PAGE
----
“National crisis” facing UK National Health Service as deficits grow
16 October 2018
In the latest quarterly report of NHS Improvement (NHSI), the combined forecast deficit of NHS trusts stands at a staggering £519 million.
NHSI is responsible for overseeing foundation trusts and NHS trusts, as well as “independent providers” operating within the NHS. This figure has been deemed “unaffordable” by NHSI. Trusts across England were already at a total deficit of £814 million at the close of June, roughly £80 million worse than the same time last year.
NHSI has noted that providers, for the first time, are carrying an underlying deficit of around £4.3 billion, if the non-recurrent “provider sustainability fund” is discounted.
The report details how successful trusts have been in trying to mitigate the continued cutting back of resources and the challenges faced—especially the continuation of the three-year trend in increased demand of an ageing population. The report details a 3.7 percent increase of A&E [Accident and Emergency] admissions from the same quarter in 2017/18.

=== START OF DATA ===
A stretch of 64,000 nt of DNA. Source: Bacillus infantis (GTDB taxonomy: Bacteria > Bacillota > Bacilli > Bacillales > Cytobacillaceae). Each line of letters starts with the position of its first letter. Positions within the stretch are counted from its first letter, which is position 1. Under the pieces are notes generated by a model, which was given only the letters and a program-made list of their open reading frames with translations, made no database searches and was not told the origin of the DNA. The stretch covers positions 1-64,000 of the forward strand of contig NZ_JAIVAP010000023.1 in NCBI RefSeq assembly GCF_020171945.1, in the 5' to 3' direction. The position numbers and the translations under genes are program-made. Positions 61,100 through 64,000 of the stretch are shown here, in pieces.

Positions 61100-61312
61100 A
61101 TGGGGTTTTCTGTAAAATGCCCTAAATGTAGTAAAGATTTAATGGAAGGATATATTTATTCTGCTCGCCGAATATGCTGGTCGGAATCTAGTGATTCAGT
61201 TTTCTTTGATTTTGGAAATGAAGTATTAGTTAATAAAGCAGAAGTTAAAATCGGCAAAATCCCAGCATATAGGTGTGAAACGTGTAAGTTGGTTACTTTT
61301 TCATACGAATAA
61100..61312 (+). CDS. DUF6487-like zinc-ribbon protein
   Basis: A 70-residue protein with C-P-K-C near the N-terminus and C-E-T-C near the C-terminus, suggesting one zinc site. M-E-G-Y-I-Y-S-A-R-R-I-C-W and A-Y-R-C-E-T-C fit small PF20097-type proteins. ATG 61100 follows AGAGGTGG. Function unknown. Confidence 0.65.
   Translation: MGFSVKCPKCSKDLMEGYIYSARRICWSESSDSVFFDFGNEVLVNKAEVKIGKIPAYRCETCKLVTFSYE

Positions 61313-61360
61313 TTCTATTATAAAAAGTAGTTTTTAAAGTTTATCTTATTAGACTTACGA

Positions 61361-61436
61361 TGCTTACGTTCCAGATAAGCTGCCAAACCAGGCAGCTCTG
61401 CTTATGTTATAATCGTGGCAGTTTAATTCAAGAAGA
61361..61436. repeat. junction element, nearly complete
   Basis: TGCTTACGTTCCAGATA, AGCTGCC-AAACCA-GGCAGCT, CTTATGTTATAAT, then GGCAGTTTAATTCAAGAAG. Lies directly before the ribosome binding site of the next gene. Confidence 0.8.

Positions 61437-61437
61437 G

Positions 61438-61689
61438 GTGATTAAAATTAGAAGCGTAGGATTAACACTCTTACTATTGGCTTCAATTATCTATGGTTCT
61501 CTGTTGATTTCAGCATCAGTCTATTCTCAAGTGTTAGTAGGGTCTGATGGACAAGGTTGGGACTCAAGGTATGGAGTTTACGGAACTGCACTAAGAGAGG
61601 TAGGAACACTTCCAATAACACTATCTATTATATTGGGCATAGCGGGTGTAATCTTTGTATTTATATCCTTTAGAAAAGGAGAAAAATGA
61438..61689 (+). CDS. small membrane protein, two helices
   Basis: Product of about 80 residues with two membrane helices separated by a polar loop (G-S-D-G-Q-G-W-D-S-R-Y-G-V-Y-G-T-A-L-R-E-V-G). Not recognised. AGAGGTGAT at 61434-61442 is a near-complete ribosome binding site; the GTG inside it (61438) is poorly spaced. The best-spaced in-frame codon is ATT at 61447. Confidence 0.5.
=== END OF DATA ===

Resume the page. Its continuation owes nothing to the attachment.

Despite claims that two thirds of providers met budgeted targets last year, the deficit at the end of 2017/18 came in at £966 million. With the declaration by NHS Improvement that the current target is insufficient, the report states, “NHS Improvement and NHS England regional colleagues have been working with the most challenged health economies to identify actions to close the residual local planning gap.” In other words, already punitively reduced services need to be cut back even more.
The Kings Fund charity has demonstrated the impact of austerity measures on the NHS since they began to take effect in the financial year 2009-10.
The think tank reported that in…